On Saturdays time seems to be suspended in space.  I turn my back on piles of laundry and dirty dishes.  I much prefer lollygagging around the house with absolutely no direction.  It's the day that I can watch a Lifetime movie like "She Killed Out of Love" with a little less guilt than I would feel on a weekday.  I can wander through facebook viewing vacation pictures of long lost friends that I would have absently passed right by at someplace like Disneyworld because I didn't recognize them from Adam.  Now as a fb friend, I can become totally immersed in someone's cousin's wedding pictures.  Only when I realize that my voyeurism doesn't include the privilege of commenting on a cute picture of a flower girl sleeping on a church pew, do I realize that I have never actually met nor will I ever meet the bride and groom.  And yet, I feel like I know them.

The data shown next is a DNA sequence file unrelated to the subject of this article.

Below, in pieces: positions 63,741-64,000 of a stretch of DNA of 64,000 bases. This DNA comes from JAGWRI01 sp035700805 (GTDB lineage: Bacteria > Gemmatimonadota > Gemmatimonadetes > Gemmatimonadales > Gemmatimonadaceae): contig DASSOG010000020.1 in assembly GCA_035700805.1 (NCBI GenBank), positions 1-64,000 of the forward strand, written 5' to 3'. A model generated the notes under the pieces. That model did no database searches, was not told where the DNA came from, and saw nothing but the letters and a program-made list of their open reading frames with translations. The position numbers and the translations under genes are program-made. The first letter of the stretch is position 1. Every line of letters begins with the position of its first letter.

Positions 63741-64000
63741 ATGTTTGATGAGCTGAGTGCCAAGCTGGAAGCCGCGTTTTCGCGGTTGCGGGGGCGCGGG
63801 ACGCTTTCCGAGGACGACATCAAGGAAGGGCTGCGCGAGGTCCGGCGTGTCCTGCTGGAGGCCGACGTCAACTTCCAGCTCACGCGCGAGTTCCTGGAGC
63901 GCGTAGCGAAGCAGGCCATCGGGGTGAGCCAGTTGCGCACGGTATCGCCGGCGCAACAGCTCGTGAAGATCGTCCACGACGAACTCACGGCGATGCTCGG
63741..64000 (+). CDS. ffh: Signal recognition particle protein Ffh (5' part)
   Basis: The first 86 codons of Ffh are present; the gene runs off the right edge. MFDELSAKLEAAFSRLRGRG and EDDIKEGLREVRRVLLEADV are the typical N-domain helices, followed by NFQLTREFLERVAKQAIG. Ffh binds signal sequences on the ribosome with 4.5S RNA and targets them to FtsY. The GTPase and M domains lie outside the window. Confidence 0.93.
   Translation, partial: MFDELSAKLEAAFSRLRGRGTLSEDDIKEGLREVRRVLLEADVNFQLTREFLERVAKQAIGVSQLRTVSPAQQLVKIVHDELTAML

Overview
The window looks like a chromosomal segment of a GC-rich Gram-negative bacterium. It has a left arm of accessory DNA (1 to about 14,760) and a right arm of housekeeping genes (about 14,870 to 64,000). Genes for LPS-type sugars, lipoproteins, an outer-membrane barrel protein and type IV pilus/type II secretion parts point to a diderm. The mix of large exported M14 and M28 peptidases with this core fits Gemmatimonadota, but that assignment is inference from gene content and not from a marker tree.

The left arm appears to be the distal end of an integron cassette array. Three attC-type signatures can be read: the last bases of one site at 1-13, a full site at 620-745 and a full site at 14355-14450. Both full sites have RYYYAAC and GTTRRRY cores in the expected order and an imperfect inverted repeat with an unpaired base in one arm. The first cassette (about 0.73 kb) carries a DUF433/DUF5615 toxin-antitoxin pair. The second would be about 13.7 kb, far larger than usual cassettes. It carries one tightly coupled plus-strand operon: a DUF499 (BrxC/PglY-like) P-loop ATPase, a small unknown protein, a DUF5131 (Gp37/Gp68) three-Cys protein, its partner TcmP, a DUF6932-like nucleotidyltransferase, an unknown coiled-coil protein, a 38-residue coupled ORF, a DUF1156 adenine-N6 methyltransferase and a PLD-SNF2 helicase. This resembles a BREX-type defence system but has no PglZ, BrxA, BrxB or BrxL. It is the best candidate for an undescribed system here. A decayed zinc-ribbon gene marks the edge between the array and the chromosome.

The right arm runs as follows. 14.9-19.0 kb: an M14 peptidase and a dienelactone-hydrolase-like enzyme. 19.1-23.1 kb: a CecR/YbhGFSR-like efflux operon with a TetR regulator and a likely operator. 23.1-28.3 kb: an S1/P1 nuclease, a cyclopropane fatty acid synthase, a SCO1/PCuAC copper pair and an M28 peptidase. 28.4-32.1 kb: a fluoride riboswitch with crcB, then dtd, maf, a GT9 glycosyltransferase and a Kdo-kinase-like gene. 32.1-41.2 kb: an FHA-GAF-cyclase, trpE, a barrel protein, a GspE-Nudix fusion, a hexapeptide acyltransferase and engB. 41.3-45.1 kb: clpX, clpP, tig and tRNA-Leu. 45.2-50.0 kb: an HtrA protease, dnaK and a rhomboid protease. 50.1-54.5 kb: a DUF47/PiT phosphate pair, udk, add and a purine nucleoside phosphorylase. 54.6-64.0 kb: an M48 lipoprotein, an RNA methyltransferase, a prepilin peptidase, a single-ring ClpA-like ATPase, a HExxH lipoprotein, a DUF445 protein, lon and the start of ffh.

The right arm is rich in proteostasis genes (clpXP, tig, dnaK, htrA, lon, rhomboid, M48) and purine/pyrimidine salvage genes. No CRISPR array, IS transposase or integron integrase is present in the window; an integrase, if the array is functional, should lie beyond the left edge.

It's Saturday.  It's OK if I ramble.

During the time that I've spent prattling on about Mr. List and Ms. Wander, Alan has run circles around the house - inside and out - edging, washing a car, blowing the dust out of the garage, right now he's unloading the dishwasher.  It's almost 2:00.  When the little hand gets to the 2, he will head out the door for Bodyworks for his workout.  I will slink back into our bedroom, crawl into our cozy looking unmade bed, turn on the old movie channel, and drift into a deep afternoon sleep.  Not to worry.  Alan will be back at precisely 3:15.  He tells me that we're going to a movie at 4:05.

Ta Da.

It took me so long to set up this blog that I now have nothing to say.  I can't figure out how to change my font colors on the titles, etc.  I clicked on "Help."  It links me to answers out there on the web.  I can't even understand most of them.  This is really fun.


Meems had a very special visitor this weekend.  Our friend, Laura Ard, flew down from DC to spend time with her.  Laura lived next door t...